Construction for American Ingenuity’s second model home (40′ and 30′ garage) began in 1984 using the prefabricated panels.  Sheet rock was adhered to the inside of the polystyrene insulation. But during the building kit assembly the sheet rock naturally got wet. Because the sheet rock would crumble and mold when wet, American Ingenuity decided to stop shipping the prefabricated panels with conventional sheet rock. Back then after the dome kit was assembled, the dome owner or subcontractor would either adhere sheet rock or trowel plaster or stucco directly to the polystyrene insulation….a labor intensive and expensive project.

    Also during this time, Michael designed the first geodesic dome second floor door dormer which opened onto the top of a standard entryway to produce a second floor balcony. Another first of its kind.

    The energy rating for American Ingenuity’s second model home, as determined by the Florida Model Energy Code calculations, was the lowest known with a rating of -14. 

    To learn more about efficiency click on Energy FAQ.  To view info on South Carolina dome that earned EPA’s Energy Star click on Energy Star.

    The Model Dome in Melbourne Florida was completed in 1985 and a few months later was entered in the 1986 Aurora Awards competition. In May of 1986, Ai. was notified that the American Ingenuity Model had won the award for the Most Energy Efficient Residences as judged by the Southeast Builders Conference, a division of the National Home Builders Association. In August of that same year, the model also won the Grand Award for all energy efficient categories…beating out a passive solar home designed for one of Florida’s utility companies, Florida Power and Light.

    In 1986 a United States patent was granted for the prefabricated component panel consisting of polystyrene and galvanized steel reinforced concrete. 

    After receiving the patent and winning of the Aurora Awards, articles were written about the American Ingenuity Dome in such newspapers as Florida Today and the Orlando Sentinel, in the magazines Progressive Builder, Florida Trend and was a feature cover story in the March 1987 issue of Popular Science.

    As a result American Ingenuity’s factory needed to be expanded to keep up with the demand for its dome building kits. Additions to Ai’s first 48′ factory dome were a 45′ dome in 1986 and a 60′ dome in 1991.

    Ai broke ground for its new dome offices (45′ and 34′) in 1993. The office domes won the Southeast Builders Conference 1994 Aurora Merit Award for Energy Efficiency for a Commercial Project.

    In 1998, Michael designed the 22′ and 27′ garage domes using 2 frequency geometry. This geometry differs from American Ingenuity’s residential domes in that the 22′ and 27′ domes utilize fewer but larger panels. By having larger panels Ai can create a wider opening that is needed for a garage door. Previously a 34’ dome was needed to pull two cars in side by side. Now Ai’s clients can have a two-car garage in a 27’ dome, which is more cost effective. The 22’ dome provides an economical one car garage. Either of these can be connected to another dome or built independently from the house.

    Typically, American Ingenuity’s clients were owner builders but around 2000, Ai had individuals inquire about wanting a working consultant to supervise their concrete workers or their contractor’s workers during the dome kit assembly. American Ingenuity can now connect clients with independent consultants who will travel to their job site. The consultant supervises the assembly of the dome kit which makes the assembly go faster and reduces costs.  Click on Kit Assembly Consultant to learn more.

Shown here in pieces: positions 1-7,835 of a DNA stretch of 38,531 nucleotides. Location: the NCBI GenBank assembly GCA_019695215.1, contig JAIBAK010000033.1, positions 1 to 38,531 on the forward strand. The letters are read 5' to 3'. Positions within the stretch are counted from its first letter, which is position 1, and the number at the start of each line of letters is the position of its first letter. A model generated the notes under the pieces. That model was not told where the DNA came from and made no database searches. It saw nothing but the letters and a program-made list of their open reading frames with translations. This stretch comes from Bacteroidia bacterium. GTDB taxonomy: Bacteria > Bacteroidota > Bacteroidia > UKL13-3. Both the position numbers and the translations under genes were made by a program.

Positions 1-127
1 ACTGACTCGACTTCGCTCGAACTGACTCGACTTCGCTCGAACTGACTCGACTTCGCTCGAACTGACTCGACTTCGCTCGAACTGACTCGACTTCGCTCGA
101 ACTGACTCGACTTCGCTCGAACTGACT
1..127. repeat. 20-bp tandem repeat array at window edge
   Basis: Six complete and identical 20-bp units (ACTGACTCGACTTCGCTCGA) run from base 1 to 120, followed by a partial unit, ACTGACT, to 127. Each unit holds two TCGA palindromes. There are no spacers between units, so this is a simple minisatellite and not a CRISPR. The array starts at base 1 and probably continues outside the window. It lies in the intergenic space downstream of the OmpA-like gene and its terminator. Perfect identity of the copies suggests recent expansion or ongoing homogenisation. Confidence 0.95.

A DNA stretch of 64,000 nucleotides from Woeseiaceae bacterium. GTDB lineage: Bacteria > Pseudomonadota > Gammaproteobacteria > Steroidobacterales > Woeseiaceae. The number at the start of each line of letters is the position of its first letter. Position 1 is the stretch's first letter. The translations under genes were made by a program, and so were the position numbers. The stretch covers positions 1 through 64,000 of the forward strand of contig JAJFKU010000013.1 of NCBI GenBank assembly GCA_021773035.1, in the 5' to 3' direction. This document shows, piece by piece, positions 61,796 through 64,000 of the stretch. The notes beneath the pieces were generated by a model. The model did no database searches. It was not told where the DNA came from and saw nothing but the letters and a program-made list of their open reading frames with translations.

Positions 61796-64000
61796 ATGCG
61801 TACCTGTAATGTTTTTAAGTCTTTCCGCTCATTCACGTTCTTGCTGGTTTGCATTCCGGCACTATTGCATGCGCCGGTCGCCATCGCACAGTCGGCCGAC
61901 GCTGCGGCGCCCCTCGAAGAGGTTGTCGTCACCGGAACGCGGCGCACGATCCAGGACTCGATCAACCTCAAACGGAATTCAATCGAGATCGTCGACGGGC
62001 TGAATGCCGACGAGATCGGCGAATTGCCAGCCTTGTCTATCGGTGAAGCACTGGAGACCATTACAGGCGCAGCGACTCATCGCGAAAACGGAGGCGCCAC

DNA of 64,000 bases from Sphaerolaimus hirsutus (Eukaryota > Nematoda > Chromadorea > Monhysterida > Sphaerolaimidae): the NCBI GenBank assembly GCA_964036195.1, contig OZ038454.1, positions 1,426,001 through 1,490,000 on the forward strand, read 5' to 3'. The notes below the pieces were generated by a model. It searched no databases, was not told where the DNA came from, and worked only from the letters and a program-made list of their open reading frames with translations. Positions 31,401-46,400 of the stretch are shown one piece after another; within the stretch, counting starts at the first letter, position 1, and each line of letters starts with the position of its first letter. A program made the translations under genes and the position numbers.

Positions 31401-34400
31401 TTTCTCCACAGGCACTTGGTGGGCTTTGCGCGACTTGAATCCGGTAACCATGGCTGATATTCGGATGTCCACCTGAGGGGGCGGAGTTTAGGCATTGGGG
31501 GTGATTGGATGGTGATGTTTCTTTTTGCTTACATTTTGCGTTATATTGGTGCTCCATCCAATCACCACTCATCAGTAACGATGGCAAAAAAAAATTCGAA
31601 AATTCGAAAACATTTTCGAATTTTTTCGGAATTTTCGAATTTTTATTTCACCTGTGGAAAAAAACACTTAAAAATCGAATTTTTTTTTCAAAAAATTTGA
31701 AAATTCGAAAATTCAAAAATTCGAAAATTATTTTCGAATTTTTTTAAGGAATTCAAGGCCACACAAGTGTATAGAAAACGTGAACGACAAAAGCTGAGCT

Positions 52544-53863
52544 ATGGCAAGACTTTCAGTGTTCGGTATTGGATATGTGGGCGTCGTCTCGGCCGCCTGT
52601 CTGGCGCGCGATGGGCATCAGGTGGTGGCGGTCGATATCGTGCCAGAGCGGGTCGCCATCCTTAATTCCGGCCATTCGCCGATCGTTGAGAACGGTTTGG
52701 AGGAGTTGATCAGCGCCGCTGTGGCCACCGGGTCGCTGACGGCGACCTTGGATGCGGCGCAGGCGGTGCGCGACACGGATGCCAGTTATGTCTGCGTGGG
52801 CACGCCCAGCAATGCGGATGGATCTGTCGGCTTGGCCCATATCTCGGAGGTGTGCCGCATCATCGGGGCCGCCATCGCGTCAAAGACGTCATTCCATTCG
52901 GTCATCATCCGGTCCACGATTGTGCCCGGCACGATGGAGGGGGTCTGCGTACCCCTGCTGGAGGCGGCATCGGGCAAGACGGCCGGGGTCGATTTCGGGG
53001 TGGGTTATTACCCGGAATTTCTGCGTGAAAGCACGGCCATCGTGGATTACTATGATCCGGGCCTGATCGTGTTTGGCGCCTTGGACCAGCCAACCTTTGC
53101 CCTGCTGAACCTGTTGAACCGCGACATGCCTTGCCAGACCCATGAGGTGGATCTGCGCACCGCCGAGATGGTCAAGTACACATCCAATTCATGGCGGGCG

In 2003, the staff at American Ingenuity researched materials to cover the interior of the rigid expanded polystyrene insulation. Ai’s staff settled on Georgia Pacific’s 1/4″ Dens-Deck roofing board which was adhered to the E.P.S. with cement and perlite. The Dens-Deck employs fiberglass mat facing instead of paper on both sides of the board. The core is silicon treated gypsum providing excellent moisture resistance, fire resistance and adhesion properties. It won’t harbor spores that create sick homes. Dens-Deck roof board is a patented nonstructural glass mat-faced, noncombustible, water-resistant, treated gypsum core panel. It is water resistant, so if your kit is rained on during construction, it will not be damaged. When allowed to dry out, the gypsum will return to its original state. Due to code changes in November 2013, the wallboard has been upgraded to Georgia Pacific’s 1/2″ DensArmor Plus gypsum. Same moisture resistant/mold resistant gypsum as Dens-Deck just thicker and is adhered to the EPS with wallboard adhesive.

    Not only has American Ingenuity’s building kits improved, but American Ingenuity’s building plans have progressed from simple hand drawings to detailed computer designed blueprints. Ai’s once nonexistent Assembly Manual has grown to over 100 informative pages. Ai was the first to offer utility dome kits. American Ingenuity has progressed from a prototype structure to a home that has received a design competition award, three energy awards and numerous articles in national magazines and other media.  To view layouts for each size dome, click on Stock Plans.

    In 2015 American Ingenuity designed 15′ and 18′ dome kits for the Tiny Home Market for those wanting to have a smaller home foot print.

    Ai’s goal in 1976 was to develop a simplified building kit which when assembled produced an affordable, super-strong, super – energy efficient home.  American Ingenuity’s goals now are: 1) to continue that goal; 2) provide prefab home kits for forward thinking home owners who are willing to think outside the box;  and 3) offer independent kit assembly specialists to supervise the dome kit assembly.